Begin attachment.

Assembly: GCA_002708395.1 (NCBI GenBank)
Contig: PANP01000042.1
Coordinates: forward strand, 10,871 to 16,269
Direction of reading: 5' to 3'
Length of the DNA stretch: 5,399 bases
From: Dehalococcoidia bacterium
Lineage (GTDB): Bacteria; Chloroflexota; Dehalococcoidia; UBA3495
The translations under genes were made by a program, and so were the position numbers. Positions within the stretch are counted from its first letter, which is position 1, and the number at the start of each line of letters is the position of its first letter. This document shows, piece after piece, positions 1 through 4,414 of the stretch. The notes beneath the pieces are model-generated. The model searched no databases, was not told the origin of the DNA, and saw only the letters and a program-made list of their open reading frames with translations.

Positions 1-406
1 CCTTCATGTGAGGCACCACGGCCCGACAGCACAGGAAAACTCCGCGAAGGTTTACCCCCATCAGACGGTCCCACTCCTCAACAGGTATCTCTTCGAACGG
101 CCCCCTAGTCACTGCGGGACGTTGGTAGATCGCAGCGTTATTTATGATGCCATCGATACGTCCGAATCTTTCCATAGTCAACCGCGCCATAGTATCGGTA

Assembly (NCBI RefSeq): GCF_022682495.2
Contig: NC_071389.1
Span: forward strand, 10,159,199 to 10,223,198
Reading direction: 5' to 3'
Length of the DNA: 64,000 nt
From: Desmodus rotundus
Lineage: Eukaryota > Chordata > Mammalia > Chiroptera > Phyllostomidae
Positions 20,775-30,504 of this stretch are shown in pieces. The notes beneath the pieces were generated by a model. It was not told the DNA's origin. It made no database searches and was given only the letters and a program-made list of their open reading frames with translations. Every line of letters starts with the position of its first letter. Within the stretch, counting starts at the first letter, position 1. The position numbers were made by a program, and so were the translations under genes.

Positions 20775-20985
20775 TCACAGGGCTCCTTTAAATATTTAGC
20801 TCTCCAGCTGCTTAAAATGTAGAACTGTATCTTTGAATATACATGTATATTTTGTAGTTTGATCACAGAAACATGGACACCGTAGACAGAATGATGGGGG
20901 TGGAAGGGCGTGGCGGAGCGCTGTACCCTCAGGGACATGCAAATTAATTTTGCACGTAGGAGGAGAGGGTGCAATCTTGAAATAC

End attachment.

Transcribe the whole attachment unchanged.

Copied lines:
Assembly: GCA_002708395.1 (NCBI GenBank)
Contig: PANP01000042.1
Coordinates: forward strand, 10,871 to 16,269
Direction of reading: 5' to 3'
Length of the DNA stretch: 5,399 bases
From: Dehalococcoidia bacterium
Lineage (GTDB): Bacteria; Chloroflexota; Dehalococcoidia; UBA3495
The translations under genes were made by a program, and so were the position numbers. Positions within the stretch are counted from its first letter, which is position 1, and the number at the start of each line of letters is the position of its first letter. This document shows, piece after piece, positions 1 through 4,414 of the stretch. The notes beneath the pieces are model-generated. The model searched no databases, was not told the origin of the DNA, and saw only the letters and a program-made list of their open reading frames with translations.

Positions 1-406
1 CCTTCATGTGAGGCACCACGGCCCGACAGCACAGGAAAACTCCGCGAAGGTTTACCCCCATCAGACGGTCCCACTCCTCAACAGGTATCTCTTCGAACGG
101 CCCCCTAGTCACTGCGGGACGTTGGTAGATCGCAGCGTTATTTATGATGCCATCGATACGTCCGAATCTTTCCATAGTCAACCGCGCCATAGTATCGGTA

Assembly (NCBI RefSeq): GCF_022682495.2
Contig: NC_071389.1
Span: forward strand, 10,159,199 to 10,223,198
Reading direction: 5' to 3'
Length of the DNA: 64,000 nt
From: Desmodus rotundus
Lineage: Eukaryota > Chordata > Mammalia > Chiroptera > Phyllostomidae
Positions 20,775-30,504 of this stretch are shown in pieces. The notes beneath the pieces were generated by a model. It was not told the DNA's origin. It made no database searches and was given only the letters and a program-made list of their open reading frames with translations. Every line of letters starts with the position of its first letter. Within the stretch, counting starts at the first letter, position 1. The position numbers were made by a program, and so were the translations under genes.

Positions 20775-20985
20775 TCACAGGGCTCCTTTAAATATTTAGC
20801 TCTCCAGCTGCTTAAAATGTAGAACTGTATCTTTGAATATACATGTATATTTTGTAGTTTGATCACAGAAACATGGACACCGTAGACAGAATGATGGGGG
20901 TGGAAGGGCGTGGCGGAGCGCTGTACCCTCAGGGACATGCAAATTAATTTTGCACGTAGGAGGAGAGGGTGCAATCTTGAAATAC